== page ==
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Canadian Conservatives advise British Tories on how to win ethnic votes

Britain's Prime Minister David Cameron speaks at an event in London October 11, 2012.


Canadian Immigration Minister Jason Kenney has been giving tips to David Cameron's British Tories on how to win ethnic votes.

Mr. Kenney, the architect of the ethnic-vote strategy that helped Stephen Harper's Conservatives expand their political base in Canada, said Mr. Cameron's strategists asked to meet him to hear his electoral advice.

He said he met with members of the British PM's staff and British Conservative Party strategists at 10 Downing Street, the official residence of the prime minister, on Monday.

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"They asked for a meeting when they learned I'd be in London," Mr. Kenney told reporters in a conference call on Tuesday. "Obviously the Conservative Party has a partnership, certain links, with the other centre-right parties in democratic countries, like the Conservative Party in the United Kingdom."

Mr. Cameron, who leads a coalition government with the Liberal Democrats, now faces the task of trying to fight a second election, and like the Canadian Tories who spent five years in minority government, they are seeking to expand their base. But most immigrants and ethnic voters lean to his Labour opponents.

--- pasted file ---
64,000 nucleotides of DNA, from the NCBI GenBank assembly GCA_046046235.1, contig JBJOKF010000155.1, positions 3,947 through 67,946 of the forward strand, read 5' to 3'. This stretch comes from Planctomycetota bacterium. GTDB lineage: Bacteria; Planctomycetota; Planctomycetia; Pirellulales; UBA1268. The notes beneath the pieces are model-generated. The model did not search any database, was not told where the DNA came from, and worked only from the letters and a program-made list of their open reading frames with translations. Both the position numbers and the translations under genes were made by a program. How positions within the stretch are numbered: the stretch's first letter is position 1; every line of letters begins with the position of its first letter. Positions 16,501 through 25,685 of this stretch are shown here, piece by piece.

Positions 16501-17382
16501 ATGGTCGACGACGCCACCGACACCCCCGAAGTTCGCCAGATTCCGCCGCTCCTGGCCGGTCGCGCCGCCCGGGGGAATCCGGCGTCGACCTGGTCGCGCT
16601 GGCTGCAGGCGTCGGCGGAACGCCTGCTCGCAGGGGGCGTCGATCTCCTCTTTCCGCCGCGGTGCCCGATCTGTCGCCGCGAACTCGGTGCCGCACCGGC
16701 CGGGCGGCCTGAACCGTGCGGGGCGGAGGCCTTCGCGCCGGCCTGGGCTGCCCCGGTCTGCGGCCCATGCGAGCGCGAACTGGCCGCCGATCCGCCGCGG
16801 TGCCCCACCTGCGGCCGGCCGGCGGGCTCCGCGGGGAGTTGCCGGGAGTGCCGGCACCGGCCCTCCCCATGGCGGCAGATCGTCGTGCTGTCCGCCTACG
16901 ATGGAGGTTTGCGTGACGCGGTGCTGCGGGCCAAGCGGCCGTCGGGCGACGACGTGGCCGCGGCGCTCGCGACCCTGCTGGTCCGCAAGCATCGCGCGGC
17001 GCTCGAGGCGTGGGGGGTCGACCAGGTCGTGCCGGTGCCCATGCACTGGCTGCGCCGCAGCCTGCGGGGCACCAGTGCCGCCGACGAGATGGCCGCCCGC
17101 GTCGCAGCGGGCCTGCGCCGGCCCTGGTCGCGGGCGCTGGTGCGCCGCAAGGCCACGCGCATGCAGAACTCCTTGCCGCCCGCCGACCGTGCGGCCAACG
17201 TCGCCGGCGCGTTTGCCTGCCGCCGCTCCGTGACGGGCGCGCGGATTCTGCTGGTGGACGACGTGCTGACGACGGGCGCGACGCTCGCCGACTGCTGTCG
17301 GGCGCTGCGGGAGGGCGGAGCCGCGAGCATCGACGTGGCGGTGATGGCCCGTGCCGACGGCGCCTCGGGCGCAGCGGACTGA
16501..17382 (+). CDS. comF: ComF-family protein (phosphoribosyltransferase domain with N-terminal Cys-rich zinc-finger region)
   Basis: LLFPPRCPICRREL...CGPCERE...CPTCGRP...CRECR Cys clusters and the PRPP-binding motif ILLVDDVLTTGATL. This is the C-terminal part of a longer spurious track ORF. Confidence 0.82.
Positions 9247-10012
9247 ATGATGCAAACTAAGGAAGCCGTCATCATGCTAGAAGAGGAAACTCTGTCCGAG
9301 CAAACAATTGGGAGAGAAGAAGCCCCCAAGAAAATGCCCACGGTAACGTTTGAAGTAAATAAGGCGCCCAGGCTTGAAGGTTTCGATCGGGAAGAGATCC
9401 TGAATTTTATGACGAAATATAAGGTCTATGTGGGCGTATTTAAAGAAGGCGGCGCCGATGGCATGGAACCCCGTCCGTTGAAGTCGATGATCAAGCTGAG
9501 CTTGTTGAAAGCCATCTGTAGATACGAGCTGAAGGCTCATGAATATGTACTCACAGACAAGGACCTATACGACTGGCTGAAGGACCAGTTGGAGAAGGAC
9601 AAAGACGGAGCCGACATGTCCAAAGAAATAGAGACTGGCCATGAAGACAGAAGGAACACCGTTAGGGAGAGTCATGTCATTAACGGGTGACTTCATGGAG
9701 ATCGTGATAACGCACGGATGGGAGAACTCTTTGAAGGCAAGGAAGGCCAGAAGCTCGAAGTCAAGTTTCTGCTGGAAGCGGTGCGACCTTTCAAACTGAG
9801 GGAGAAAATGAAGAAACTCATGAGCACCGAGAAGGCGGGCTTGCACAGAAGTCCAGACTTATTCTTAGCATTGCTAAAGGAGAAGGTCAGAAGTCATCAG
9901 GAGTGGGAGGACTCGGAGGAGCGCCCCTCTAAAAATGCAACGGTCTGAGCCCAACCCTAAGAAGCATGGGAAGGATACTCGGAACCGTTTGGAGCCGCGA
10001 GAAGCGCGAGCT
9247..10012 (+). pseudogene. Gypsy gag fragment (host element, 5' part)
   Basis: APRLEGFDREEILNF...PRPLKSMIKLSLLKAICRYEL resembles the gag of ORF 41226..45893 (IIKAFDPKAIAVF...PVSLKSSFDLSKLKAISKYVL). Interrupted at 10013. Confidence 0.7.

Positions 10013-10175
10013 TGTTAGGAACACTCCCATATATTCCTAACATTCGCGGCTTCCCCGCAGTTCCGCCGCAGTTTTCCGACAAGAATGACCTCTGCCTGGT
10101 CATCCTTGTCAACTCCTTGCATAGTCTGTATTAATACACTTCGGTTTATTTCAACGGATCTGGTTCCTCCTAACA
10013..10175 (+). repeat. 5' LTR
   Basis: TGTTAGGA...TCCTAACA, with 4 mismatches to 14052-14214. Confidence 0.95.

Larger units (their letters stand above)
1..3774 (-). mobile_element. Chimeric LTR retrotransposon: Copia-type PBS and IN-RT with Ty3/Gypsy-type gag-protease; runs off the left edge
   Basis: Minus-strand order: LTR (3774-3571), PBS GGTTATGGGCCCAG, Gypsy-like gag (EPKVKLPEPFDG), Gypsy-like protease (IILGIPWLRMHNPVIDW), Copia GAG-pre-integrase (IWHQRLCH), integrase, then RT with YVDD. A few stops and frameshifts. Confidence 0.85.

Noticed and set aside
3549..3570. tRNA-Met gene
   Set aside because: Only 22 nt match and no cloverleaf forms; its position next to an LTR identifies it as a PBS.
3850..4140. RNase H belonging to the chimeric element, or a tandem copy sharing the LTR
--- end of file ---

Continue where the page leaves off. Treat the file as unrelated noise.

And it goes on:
Mr. Kenney has for years assiduously courted Canada's ethnic communities to win over voters who were once thought to be locked up by the Liberals. The Tories have not only devoted time and attention to ethnic organizations, and money to some of their causes, they have made a pitch that many new Canadians share the small-c conservative principles of the Tories.

He noted that polls show 42 per cent of voters born outside Canada supported the Tories in 2011 federal election – a greater portion than those born in the country.

"We succeeded in making an approach based on conservative values – support for personal responsibility, reducing the tax burden, our efforts against crime," he said.

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About the Author
Chief political writer

Campbell Clark has been a political writer in The Globe and Mail’s Ottawa bureau since 2000. Before that he worked for The Montreal Gazette and the National Post. He writes about Canadian politics and foreign policy. More


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